The PewterReport.com Roundtable features the opinions of the PR staff as it tackles a topic each week that involves the Bucs. This week’s topic: What Makes 2021 A Successful Bucs Season?
Scott Reynolds: It’s Super Bowl Or Bust For The Buccaneers
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The Bucs are the defending Super Bowl champions. Tampa Bay has the most talented roster in the NFL, led by the greatest quarterback in NFL history. If the Bucs don’t win the Super Bowl this year it just won’t be considered a successful season. That’s where this franchise is at right now. It’s built to win it all – again.
Bucs HC Bruce Arians and QB Tom Brady – Photo by: USA Today
Last year I would have been satisfied with the Bucs making the playoffs and maybe getting a postseason win. It was Brady’s first year in Tampa Bay and the chips were stacked against the Bucs due to COVID-19 canceling the offseason, shortening training camp and eliminating the preseason. I thought Tampa Bay would make the playoffs and possibly make it to the divisional round or the NFC Championship Game. I predicted a 10-6 record. The Bucs were better than I thought they would be, got hot after the bye week and turned on the afterburners to win it all.
Because Tampa Bay is a year ahead of schedule in my mind, the bar has to be raised. They’ve already won a Super Bowl and they’re the favorites to win it again. The pressure to win it all again is on for the franchise, especially with Brady turning 44 this year. Tampa Bay’s Super Bowl window is closing and the Bucs need to act fast and make best use of this “win-now” roster. Anything less a Super Bowl in 2021 or 2022 can’t be considered successful.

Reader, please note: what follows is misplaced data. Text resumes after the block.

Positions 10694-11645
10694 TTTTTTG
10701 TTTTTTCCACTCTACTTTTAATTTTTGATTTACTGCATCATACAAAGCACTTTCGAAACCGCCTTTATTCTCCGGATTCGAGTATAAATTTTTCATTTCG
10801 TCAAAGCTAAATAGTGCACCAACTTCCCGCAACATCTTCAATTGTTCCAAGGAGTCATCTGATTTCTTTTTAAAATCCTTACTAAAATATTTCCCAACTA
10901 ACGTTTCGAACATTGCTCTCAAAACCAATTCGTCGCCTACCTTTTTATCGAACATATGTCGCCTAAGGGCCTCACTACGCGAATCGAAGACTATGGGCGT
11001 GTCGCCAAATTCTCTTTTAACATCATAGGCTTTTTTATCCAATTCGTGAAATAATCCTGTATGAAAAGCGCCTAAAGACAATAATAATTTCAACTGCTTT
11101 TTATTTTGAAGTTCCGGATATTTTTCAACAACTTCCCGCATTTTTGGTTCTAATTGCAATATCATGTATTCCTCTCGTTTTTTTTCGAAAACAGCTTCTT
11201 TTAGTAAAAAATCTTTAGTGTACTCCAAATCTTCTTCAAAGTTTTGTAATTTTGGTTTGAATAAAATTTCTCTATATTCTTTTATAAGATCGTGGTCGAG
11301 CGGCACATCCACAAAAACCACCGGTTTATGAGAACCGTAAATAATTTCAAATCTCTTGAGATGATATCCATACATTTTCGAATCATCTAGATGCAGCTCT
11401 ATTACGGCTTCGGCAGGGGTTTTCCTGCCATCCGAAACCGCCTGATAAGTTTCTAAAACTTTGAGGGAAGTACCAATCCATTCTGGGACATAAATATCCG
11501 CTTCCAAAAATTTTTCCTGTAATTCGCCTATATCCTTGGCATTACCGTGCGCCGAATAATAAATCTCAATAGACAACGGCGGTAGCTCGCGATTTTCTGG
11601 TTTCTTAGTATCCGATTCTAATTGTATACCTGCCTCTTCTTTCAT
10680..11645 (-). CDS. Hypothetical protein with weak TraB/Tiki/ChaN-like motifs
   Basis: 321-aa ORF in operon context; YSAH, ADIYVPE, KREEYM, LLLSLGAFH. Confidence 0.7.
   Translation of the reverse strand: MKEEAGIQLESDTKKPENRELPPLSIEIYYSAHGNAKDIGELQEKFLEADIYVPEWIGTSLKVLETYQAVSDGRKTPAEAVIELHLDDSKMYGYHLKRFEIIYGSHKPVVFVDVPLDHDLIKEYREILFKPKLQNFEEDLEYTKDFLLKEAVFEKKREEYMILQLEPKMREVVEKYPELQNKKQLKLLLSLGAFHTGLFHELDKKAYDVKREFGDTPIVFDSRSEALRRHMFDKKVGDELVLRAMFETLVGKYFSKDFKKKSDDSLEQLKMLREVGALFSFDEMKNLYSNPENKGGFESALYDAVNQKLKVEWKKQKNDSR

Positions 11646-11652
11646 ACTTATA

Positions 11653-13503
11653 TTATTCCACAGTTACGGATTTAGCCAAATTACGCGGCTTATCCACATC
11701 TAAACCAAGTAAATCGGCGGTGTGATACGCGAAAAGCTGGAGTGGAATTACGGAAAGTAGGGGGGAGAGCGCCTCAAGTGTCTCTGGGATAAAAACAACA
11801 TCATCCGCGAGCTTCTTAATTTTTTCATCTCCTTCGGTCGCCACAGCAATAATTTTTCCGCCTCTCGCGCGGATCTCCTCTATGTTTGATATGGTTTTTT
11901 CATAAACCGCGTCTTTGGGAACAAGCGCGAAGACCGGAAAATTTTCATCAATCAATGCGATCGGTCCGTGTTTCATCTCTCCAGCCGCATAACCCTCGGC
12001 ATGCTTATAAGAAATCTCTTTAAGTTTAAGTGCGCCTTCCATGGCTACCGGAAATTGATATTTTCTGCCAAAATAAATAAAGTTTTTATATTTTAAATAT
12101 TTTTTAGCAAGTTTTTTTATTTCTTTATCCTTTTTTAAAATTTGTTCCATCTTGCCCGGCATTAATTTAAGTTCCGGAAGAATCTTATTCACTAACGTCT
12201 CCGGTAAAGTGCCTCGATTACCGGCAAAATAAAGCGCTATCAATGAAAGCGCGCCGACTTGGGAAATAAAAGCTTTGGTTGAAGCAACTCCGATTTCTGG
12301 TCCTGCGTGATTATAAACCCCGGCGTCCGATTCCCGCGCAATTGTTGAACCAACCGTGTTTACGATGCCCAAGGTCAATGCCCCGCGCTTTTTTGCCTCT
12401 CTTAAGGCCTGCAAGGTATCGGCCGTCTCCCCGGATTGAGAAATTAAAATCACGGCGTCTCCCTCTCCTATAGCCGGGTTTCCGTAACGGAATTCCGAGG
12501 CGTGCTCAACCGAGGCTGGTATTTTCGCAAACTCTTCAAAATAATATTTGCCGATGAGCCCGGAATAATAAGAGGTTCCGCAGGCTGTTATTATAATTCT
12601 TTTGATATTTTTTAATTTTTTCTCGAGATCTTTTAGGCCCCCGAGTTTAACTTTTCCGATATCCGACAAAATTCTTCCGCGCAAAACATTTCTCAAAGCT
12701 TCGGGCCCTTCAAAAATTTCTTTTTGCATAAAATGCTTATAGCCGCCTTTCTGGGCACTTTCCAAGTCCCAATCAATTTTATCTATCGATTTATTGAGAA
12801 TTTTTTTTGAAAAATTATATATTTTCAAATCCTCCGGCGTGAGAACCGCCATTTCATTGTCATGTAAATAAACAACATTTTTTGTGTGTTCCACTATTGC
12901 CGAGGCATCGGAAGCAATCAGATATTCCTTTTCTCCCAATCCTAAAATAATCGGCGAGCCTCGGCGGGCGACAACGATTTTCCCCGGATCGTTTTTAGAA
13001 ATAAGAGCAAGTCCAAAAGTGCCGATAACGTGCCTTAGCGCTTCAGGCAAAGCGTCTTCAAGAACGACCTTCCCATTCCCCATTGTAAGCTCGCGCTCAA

Jon Ledyard: Bucs Must Return To The Super Bowl
Obviously winning a Super Bowl is the mark of a truly successful season within any NFL organization, but those of us on the outside can be more realistic. Repeating as Super Bowl champions is incredibly hard, something no team has done since the early 2000s. But a world title is a realistic goal for the Bucs in 2021, unlike 75 percent of the league (or more).
The return of all key contributors from their 2020 championship is a huge mark in favor of the Bucs repeating. Their leadership is another key selling point. With Bruce Arians, Tom Brady, Lavonte David, Ndamukong Suh, Mike Evans and other veterans leading the way, the Bucs aren’t likely to get complacent. Even the team’s younger players, such as Devin White, Antoine Winfield Jr., Carlton Davis and others consistently display a professional mindset. Focus and the desire to be great aren’t high on the list of concerns for the Bucs in 2021.
The Bucs are also the clear-cut favorites in the NFC, especially if Aaron Rodgers isn’t suiting up for Green Bay again. The NFC North can basically be ruled out as serious contenders this year, and the NFC East might not present an adequate challenger yet. The Saints are good, but have questions at the game’s most important position and a few more roster holes than last year. The NFC West offers the Bucs two biggest challengers in San Francisco and Los Angeles, while Seattle could remain a factor.